Walnut Creek

Dave Knorr and I were investigating a site for suitability as an area for compensatory wetland creation.  Important for consideration are non-forested locations that have positive hydrology indicators.

Arriving to the site in Howard County, Maryland, our first impression was the vastness of sod-forming tall fescue, Schedonorus arundinaceus (FACU), being a near monoculture in the landscape.  Tall fescue is allelopathic and inhibits the growth of woody plants and can persist as a clumpy old-field dominant for upwards of 20 years.  It’s not all that palatable for most herbivores, and its chemical properties act as an abortifacient in rabbits.  Livestock, deer and horses only graze on fescue after its gone into winter dormancy.

I’ve written an article on the problems with using tall fescue in ecological restoration, which is attached as a PDF for downloading.

As we walked downslope and closer to the Walnut Creek floodplain, we began to observe species patchiness, where other aggregates were being expressed, and based on soil saturation.  Reed canarygrass, Phalaris arundinacea (FACW), in the center of this photo,  is a native that likes moist soils and is an indicator species of possible wetlands, or at least seasonal soil saturation.

We were seeing ecotone zonation, where aggregate patches were showing areas of either hydric, wetland soil, or vegetation stress in the fields, where seasonal high groundwater, flips the species from upland tall fescue, to hydrophytic species more tolerant of wetland conditions.  This photo shows a depression within the field with a near monoculture of spikerush, Eleocharis sp. (OBL), mixed with a few water plantain, Alisma subcordatum (OBL).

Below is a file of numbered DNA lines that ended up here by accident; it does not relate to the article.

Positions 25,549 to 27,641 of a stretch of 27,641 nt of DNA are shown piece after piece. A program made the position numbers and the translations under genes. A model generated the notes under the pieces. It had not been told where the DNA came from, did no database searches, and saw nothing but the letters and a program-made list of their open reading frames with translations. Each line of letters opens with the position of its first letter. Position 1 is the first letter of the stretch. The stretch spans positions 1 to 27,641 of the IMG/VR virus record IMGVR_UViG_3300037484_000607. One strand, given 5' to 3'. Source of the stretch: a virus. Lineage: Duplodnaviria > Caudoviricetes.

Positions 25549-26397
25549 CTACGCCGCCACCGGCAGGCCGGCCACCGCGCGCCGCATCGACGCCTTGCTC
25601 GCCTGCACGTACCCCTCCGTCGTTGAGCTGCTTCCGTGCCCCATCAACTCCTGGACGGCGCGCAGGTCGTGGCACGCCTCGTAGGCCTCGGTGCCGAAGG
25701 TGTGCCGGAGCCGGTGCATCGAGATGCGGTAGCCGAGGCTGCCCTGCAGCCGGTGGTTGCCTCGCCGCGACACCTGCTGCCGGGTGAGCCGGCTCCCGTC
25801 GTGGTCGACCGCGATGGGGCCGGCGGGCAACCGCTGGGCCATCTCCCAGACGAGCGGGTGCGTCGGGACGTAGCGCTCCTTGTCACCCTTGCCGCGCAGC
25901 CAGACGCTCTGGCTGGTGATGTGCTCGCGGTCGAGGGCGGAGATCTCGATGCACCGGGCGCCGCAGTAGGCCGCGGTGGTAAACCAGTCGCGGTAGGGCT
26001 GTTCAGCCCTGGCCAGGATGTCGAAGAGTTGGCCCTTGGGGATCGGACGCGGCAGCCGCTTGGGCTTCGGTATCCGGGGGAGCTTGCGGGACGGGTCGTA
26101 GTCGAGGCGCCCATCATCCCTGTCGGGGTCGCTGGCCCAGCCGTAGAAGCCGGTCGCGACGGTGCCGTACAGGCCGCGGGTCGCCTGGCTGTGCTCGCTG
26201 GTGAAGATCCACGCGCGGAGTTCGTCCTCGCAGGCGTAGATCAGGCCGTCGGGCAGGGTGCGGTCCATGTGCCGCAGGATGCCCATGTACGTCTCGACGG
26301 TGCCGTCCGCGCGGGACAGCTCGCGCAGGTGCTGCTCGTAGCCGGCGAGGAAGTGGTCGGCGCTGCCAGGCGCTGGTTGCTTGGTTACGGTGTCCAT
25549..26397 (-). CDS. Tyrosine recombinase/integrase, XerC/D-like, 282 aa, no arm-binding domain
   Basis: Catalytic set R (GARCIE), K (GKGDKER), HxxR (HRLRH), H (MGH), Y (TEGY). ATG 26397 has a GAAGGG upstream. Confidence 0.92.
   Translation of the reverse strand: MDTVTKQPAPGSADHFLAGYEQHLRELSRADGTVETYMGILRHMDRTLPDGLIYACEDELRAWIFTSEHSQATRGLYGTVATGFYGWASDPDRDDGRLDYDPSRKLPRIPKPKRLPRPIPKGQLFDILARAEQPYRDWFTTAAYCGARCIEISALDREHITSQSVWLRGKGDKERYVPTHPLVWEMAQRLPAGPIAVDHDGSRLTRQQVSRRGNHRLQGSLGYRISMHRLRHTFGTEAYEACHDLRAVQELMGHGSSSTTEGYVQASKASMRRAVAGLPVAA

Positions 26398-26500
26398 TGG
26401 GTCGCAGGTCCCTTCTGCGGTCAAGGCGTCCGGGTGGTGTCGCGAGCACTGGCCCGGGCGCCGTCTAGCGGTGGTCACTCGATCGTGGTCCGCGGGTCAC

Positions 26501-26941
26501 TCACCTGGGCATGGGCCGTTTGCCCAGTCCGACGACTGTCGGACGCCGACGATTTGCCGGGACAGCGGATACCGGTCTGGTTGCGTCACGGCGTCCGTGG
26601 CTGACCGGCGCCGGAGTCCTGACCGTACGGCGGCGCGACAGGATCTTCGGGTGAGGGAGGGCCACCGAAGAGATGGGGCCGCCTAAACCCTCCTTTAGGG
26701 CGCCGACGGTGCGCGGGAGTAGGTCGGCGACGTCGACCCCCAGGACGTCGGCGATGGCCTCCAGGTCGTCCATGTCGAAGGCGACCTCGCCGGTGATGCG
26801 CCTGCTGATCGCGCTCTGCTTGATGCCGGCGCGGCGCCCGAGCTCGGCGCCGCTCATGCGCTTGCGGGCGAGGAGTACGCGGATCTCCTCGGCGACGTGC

Hidden within the fescue were patches of Longleaf Starwort, Stellaria longifolia (FACW), a wetland native.

Close-up, the Starwort created thick mats, in some of the wettest of the field depressions.

Another equally “obligated” native, was the Bog Yellow Cress, Roippa palustris (OBL).

This mustard plant is also a Maryland native.

Working our way down to the perennial stream, we noted some nice pools, loaded with endemic fisheries, with what looked like fallfish, other minnow species and most likely chubs, shiners and dace.  Heron were nearby, as well as king birds feeding over the stream for insects.  These swallowtails were licking minerals and salts from the in-channel, wet sand bars.

If I had my DJI Mavic drone with me, I could have photographed the meadows from above, and better discerned the aggregate patchwork that helped to ground-truth the wettest areas of the fields, which were more or less confined enough to one particular area, where we might be able to pull off a few non-forested acres with seasonal high groundwater.

The next course of action would be to consider a series of wells, where we would install automated HOBO readers, to monitor seasonal groundwater elevations, and determine how much shallow excavation, would get us to near saturated soils at the surface, to support viable wetlands through ecological time.